School Strictness and Disproportionate Minority Contact: Investigating Racial and Ethnic Disparities With the “School-to-Prison Pipeline”

Miner P. “Trey” Marchbanks, Anthony A. Peguero, Kay S. Varela, Jamilia J. Blake, John Major Eason

Research output: Contribution to journalArticlepeer-review

Abstract

There are racial and ethnic disparities associated with school discipline practices and juvenile justice contact. In addition, research suggests that stricter school discipline practices and disproportionate minority contact for minority youth are relatively more prevalent in urban areas. What remains unknown, however, is the relationship between race and ethnicity, school discipline practices, and juvenile justice referrals across urban, rural, and suburban schools. Therefore, this study draws from the Texas Education Agency’s Public Education Information Management System to investigate the relationship between school discipline practices and juvenile justice contact with a focus on racial and ethnic disparities in urban, rural, and suburban schools. Findings indicate that both stringent and lenient school discipline practices have effects on juvenile justice referrals as well as racial and ethnic disparities across distinct school locations; however, there are important and distinctive nuances that are presented and examined.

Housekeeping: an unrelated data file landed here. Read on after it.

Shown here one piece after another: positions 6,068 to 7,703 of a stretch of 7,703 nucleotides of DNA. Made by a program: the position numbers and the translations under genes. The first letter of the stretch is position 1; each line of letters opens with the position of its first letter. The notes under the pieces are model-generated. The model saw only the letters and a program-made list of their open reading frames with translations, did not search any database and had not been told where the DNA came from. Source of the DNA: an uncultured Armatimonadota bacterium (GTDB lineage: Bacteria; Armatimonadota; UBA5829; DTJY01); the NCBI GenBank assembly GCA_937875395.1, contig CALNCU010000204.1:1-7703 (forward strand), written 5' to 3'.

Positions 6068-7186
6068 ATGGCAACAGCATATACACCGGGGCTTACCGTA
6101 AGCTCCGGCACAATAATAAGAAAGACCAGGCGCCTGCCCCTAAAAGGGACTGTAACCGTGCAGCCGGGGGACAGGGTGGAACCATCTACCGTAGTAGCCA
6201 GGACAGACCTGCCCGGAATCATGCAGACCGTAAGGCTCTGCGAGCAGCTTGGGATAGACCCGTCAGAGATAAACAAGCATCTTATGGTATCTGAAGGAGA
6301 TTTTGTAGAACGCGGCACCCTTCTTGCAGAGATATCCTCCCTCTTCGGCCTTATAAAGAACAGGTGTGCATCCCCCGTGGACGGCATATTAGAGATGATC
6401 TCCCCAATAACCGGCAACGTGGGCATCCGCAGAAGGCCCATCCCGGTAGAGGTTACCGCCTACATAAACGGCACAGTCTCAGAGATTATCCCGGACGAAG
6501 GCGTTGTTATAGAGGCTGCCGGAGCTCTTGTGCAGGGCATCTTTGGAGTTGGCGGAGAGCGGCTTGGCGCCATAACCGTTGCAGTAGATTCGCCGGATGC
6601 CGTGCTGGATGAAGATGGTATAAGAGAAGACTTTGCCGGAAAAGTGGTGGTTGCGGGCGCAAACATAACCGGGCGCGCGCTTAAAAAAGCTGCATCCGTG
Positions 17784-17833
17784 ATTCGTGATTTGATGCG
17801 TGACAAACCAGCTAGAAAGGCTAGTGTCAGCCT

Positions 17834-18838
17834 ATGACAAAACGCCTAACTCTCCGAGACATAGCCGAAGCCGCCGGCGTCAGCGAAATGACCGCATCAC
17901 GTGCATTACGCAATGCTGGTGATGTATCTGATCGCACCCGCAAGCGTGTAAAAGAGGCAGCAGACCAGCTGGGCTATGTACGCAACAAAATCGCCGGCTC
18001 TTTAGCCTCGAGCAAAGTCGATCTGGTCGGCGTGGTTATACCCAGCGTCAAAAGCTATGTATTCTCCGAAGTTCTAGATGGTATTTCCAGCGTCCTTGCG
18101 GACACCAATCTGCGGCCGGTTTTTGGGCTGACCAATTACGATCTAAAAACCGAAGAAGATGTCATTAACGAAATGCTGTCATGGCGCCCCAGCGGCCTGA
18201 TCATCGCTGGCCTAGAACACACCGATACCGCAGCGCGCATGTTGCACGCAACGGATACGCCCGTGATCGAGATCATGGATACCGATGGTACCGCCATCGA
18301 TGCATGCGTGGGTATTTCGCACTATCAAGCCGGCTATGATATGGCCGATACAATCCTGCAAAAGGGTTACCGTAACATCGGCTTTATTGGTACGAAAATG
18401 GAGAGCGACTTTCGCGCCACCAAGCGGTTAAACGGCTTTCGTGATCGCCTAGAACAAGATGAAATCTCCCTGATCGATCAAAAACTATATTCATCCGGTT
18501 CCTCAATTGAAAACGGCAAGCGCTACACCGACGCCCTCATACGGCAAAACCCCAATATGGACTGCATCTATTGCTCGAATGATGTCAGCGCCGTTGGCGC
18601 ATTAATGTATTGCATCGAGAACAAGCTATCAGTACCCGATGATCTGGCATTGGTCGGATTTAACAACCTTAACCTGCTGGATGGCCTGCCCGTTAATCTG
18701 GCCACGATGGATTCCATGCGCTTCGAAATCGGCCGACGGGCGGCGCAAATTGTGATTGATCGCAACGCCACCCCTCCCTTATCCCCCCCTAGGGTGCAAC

Original languageEnglish (US)
Pages (from-to)241-259
Number of pages19
JournalYouth Violence and Juvenile Justice
Volume16
Issue number2
DOIs
StatePublished - Apr 1 2018
Externally publishedYes

Keywords

  • disproportionate minority contact
  • race/ethnicity
  • school punishment
  • urbanicity

ASJC Scopus subject areas

  • Health(social science)
  • Developmental and Educational Psychology
  • Law

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